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Ballistic Pendulum Problem

  1. Feb 6, 2010 #1
    1. The problem statement, all variables and given/known data
    I fire a bullet at a ballistic pendulum. The large block of wood has a mass M2 = 3.000 kg, and the bullet has a mass of m1 = 25.0 g. The bullet completely penetrates the wood and emerges with a speed of vf = 80.0 m/s. The wood, as part of a pendulum, swings up to a maximum height of h = 10.00 cm.
    (a) Determine the speed of the block of wood after the bullet has passed through it.
    (b) What is the speed of the bullet just before it hits the block?


    2. Relevant equations
    m1v1=m2v2
    1/2mv^2]= KE
    mgh=PE



    3. The attempt at a solution

    I thought that setting the momentum of the bullet after it has exited the block equal to the momentum of the block at the maximum height would be the correct procedure to find the speed of the block , but I am wrong. How do I approach this problem? Convervation of energy or conservation of momentum? Or both?
    Thanks :)
     
  2. jcsd
  3. Feb 6, 2010 #2

    ehild

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    The bullet losses energy inside the block by drilling a hole through it. You can not use conservation of energy for the interaction between the bullet and block, but conservation of momentum is valid. After the bullet left the block, the block moves as a simple pendulum. Conservation of energy is valid for this motion.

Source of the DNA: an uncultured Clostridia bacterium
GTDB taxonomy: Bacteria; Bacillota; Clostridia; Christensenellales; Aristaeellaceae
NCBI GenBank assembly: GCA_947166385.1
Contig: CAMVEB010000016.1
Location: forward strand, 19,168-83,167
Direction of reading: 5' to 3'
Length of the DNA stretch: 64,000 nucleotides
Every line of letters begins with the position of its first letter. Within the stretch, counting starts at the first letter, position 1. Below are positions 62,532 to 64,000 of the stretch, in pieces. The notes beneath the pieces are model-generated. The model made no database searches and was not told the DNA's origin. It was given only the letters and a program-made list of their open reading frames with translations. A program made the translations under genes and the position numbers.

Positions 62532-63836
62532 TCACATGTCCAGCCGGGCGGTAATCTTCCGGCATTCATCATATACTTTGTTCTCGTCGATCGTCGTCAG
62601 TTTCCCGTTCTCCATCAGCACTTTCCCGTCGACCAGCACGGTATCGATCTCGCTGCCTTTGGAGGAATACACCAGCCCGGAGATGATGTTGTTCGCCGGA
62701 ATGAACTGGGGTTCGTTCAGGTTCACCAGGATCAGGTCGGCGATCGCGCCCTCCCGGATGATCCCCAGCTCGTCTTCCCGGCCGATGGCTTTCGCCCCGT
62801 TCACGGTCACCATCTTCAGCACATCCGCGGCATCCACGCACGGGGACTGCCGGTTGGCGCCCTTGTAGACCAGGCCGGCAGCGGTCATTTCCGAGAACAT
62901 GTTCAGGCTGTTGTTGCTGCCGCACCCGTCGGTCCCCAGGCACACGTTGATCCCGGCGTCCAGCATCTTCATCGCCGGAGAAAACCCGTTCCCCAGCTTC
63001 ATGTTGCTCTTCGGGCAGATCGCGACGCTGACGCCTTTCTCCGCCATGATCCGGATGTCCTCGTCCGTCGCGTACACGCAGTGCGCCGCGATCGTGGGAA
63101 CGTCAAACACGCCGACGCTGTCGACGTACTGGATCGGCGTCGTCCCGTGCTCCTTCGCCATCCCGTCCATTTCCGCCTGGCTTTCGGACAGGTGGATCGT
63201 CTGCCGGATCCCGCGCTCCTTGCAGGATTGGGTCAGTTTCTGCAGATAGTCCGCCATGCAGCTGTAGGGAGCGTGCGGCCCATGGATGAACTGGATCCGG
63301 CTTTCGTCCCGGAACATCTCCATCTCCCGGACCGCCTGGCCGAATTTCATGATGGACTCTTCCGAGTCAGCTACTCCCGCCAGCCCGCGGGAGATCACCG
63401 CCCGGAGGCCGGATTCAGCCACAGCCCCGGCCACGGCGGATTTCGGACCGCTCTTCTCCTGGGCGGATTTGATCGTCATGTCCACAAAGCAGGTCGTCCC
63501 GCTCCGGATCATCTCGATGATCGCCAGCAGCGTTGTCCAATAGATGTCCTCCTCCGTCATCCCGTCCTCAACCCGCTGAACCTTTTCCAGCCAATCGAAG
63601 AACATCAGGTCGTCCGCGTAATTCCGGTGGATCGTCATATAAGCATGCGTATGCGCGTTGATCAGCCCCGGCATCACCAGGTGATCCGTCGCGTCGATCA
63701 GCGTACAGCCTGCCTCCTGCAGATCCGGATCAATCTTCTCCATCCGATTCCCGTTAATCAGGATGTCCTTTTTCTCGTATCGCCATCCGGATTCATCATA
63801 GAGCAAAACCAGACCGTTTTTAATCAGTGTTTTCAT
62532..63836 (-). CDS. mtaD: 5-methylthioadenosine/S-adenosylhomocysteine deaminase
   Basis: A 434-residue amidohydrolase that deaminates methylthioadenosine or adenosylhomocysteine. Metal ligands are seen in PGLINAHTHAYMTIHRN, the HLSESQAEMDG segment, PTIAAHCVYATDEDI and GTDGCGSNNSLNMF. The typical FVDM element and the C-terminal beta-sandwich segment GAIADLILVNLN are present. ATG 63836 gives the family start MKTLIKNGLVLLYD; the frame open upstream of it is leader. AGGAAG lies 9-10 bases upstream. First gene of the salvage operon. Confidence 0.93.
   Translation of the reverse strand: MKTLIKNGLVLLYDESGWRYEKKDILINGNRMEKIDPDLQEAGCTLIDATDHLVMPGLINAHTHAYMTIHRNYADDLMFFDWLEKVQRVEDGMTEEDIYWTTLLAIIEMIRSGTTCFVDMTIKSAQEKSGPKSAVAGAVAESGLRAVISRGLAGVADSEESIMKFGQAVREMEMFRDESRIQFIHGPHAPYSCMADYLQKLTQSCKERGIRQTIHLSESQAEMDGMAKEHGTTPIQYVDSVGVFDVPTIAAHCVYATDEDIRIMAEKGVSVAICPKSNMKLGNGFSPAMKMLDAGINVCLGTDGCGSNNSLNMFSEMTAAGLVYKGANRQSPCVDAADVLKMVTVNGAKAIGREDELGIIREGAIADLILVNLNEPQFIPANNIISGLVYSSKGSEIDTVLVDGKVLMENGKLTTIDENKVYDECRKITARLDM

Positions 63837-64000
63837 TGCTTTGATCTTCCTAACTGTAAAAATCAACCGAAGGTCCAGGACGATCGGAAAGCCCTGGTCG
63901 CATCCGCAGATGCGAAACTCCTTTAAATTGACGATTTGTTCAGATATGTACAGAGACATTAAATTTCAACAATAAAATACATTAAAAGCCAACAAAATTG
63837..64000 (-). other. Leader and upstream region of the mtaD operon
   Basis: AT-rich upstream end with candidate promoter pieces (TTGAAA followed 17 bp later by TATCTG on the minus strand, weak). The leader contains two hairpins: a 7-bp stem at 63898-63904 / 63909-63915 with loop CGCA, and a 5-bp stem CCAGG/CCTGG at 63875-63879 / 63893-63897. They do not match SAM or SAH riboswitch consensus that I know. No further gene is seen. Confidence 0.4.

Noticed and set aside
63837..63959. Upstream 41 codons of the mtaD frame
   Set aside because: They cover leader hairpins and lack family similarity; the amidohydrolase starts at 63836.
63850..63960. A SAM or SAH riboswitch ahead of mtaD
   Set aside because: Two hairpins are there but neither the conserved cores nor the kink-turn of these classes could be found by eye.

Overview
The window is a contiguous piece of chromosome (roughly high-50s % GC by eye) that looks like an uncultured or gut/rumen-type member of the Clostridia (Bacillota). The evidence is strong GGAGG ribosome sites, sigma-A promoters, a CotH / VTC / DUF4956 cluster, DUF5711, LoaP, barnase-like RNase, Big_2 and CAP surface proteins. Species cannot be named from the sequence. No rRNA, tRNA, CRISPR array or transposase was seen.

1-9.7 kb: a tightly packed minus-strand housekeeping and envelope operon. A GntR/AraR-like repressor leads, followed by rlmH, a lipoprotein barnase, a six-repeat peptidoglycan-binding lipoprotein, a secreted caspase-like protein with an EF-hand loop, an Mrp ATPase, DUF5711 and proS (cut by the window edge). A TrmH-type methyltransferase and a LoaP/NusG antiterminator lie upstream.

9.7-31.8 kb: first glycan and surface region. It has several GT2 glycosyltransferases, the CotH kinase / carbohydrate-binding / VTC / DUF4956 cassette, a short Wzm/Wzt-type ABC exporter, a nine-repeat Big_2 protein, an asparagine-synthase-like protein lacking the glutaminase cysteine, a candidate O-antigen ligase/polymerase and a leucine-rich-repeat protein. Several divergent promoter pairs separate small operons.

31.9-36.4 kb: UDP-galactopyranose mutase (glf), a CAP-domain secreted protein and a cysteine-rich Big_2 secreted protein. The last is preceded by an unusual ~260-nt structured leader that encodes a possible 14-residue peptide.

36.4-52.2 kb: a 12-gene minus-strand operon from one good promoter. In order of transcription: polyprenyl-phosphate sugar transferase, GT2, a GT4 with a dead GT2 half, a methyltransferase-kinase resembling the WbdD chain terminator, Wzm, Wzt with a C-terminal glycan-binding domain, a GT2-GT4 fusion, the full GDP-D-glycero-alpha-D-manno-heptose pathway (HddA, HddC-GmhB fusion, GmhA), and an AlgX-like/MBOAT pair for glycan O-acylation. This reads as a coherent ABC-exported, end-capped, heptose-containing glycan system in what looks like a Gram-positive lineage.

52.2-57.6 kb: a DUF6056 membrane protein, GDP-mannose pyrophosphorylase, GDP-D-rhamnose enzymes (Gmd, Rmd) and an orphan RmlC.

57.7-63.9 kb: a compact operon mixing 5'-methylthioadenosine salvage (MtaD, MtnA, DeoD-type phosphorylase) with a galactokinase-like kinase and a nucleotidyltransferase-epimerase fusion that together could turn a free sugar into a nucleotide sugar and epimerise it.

ehild
     
  4. Feb 6, 2010 #3
    Ok, so you said that I can use conservation of momentum for the interaction between the bullet and block. So is it correct to find the speed of the block using
    m1v1=m2v2
    (m1v1)/m2=v2

    (.025kg*80m/s)/3kg

    v2= .66666667 m/s
    ?
     
  5. Feb 6, 2010 #4

    ehild

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    Initial momentum of the bullet = final momentum of the bullet + momentum of block.

    0.025 kg*v(bullet)=3.0*v(block)+0.025*80.0

    When the bullet leaves the block, the block has v(block) speed, so its KE is:

    KE=0.5 *3.0*v(block)^2

    This turns into potential energy at the highest position:

    3.0*g*0.1=KE

    You get KE from the maximum height; from KE, you get the initial speed of the block; from that, you get the initial velocity of the bullet.
     
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